Small Worship Settings Have Three Advantages


It’s great to learn from other churches, to be inspired by bigger and better, but what about the smaller settings? What if you are leading in a smaller church? What if your stage area is more traditional, without grand lighting or state of the art tech?

If you watch many tutorial videos, follow #worship on social media or hear about it from others, you may feel like you’re not anywhere close to successful.

But the truth is, a majority of the worship settings are smaller. There is a vast army of worship leaders, musicians and vocalists who lead in all kinds of settings in thousands of smaller groups all over the globe. For the sake of numbers, maybe this is anywhere from 40 – 150. A vast majority of congregations are in this size range.

I have written before about some of the things that you need to be aware of as you are leading, with energy, in a smaller setting. But here are three other thoughts. You may not have a huge budget, a large talent pool, incredible production, but Jesus is still the ultimate worship leader, the Holy Spirit is still present and you have these three advantages:

Relationally Driven

Of course there are beautiful relationships in a larger church, too, but it’s just different in a smaller setting. The college group who worships together with an acoustic guitar knows each other personally. They are together nearly everyday. The small church members have probably been together as a church for years with strong and connected family heritage and shared memory. And this affects the presentation.

In a huge congregation, the only relationship some attenders have with the worship team is from the stage. It’s purely based on sound, presentation, production and skill. A connection does grow, but there isn’t a personal knowledge. That’s why it’s important for people to be in a small group. The larger the church, the smaller it must grow to connect everyone. The worship often serves as a small group feel and the bond grows deeply among those members.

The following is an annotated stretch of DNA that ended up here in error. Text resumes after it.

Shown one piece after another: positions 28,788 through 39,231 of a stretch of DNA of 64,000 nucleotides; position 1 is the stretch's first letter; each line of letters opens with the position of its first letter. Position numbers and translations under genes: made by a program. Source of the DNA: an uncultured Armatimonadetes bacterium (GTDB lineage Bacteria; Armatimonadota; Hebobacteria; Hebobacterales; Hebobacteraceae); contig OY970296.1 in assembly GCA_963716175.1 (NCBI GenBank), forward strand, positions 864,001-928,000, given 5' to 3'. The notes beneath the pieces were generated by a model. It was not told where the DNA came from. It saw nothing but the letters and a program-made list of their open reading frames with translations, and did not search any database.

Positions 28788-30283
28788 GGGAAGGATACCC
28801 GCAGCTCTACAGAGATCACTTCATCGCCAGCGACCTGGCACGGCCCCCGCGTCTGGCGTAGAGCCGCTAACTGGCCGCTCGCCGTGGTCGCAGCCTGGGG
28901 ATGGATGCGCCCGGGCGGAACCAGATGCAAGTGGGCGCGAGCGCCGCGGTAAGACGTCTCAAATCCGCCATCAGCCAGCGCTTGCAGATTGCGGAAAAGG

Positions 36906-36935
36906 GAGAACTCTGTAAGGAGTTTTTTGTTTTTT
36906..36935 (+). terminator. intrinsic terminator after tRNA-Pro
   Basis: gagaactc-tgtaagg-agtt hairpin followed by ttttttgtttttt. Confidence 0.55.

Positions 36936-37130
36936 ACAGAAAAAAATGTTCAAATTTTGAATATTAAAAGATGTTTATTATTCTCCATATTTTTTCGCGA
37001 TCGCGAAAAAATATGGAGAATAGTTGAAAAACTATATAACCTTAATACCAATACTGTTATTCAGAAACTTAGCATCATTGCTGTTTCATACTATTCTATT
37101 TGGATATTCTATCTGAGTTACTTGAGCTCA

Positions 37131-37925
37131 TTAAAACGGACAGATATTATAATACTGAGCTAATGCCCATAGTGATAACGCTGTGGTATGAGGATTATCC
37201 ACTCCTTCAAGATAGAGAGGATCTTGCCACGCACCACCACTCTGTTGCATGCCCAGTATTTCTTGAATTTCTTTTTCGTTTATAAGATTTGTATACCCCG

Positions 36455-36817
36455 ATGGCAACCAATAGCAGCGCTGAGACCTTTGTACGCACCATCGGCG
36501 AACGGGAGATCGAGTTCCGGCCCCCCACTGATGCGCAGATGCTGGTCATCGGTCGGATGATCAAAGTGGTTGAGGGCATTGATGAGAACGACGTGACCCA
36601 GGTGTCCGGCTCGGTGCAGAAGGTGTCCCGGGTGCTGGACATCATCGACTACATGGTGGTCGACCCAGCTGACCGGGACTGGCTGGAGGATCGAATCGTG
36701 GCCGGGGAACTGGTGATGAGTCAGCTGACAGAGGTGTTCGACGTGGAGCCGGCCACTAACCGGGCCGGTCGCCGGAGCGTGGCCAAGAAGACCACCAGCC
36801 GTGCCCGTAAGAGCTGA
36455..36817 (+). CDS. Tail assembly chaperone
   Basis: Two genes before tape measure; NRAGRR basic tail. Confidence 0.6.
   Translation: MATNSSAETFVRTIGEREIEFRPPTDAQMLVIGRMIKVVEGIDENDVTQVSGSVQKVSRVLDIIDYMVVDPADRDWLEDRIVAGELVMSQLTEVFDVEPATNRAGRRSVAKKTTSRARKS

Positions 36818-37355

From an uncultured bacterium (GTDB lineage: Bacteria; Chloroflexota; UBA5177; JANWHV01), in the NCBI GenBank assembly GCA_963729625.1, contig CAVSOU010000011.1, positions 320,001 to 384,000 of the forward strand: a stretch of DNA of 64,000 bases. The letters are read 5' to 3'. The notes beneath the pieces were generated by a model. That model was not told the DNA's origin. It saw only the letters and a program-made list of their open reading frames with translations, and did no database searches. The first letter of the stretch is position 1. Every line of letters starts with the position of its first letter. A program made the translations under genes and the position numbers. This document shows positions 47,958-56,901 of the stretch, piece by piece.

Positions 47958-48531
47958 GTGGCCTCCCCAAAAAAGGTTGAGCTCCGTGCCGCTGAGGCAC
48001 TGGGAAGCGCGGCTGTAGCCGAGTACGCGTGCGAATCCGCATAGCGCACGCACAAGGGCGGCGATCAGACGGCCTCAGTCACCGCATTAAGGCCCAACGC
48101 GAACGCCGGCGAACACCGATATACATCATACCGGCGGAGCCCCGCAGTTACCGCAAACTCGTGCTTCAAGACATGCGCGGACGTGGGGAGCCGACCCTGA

But if the stage presentation falters, so does the opportunity to connect. You literally are connected through your stage presentation and ministry. In a smaller setting, the relationship is there and stable. It will carry the worship, music and presentation, even without the grand lighting, tech and video that isn’t normally possible. Your church can offer relational connection and it’s powerful. People who are part of your church can be known, loved, missed and cared for on a different level. This will always be a niche for the smaller settings of worship.


God wired each of us up with distinct and unique personalities. For some people, a more reserved, informal and simpler setting for worship is preferred. For these folks, all the commotion that goes into a full scale, larger church setting is too much….from the size, to the level of conversation, connection, volume and everything else. There is an entire population who prefers a smaller setting for worship and only the smaller styles of churches can usually offer that well.


I once heard that a large number of pastors come out of smaller churches. If that’s true, it could be because there are more opportunities for students to participate in smaller setting vs large ones. Not that we shoot for lower expectations, but in a sense, the larger a ministry, the systems, requirements and expectations grow with it. At some point, no high school student will ever get the opportunity to truly lead in a larger church because they wouldn’t be able to afford to offer that opportunity. It may not be a match for consistency. But in the smaller settings, we can take more risks, involve more people and if need be, recover quickly (most related to the heavy relational component). As a leader in a smaller setting, encourage young people and new people to get involved, to learn music, to help with tech, and whet their appetites for serving in ministry within the church.

As I close this post, a caution to say I believe God has all sizes of churches situated in the right places to reach the world. Worship is one of the primary things we do, but in case any of these sounded like I’m agaisnt large churches, I’m not. Just wanted to point to some of the encouraging differences for the smaller settings and the leaders who serve.

No matter where you are serving, I encourage you to give you all! Be content, keep making things better and enjoy the season God has you in right now.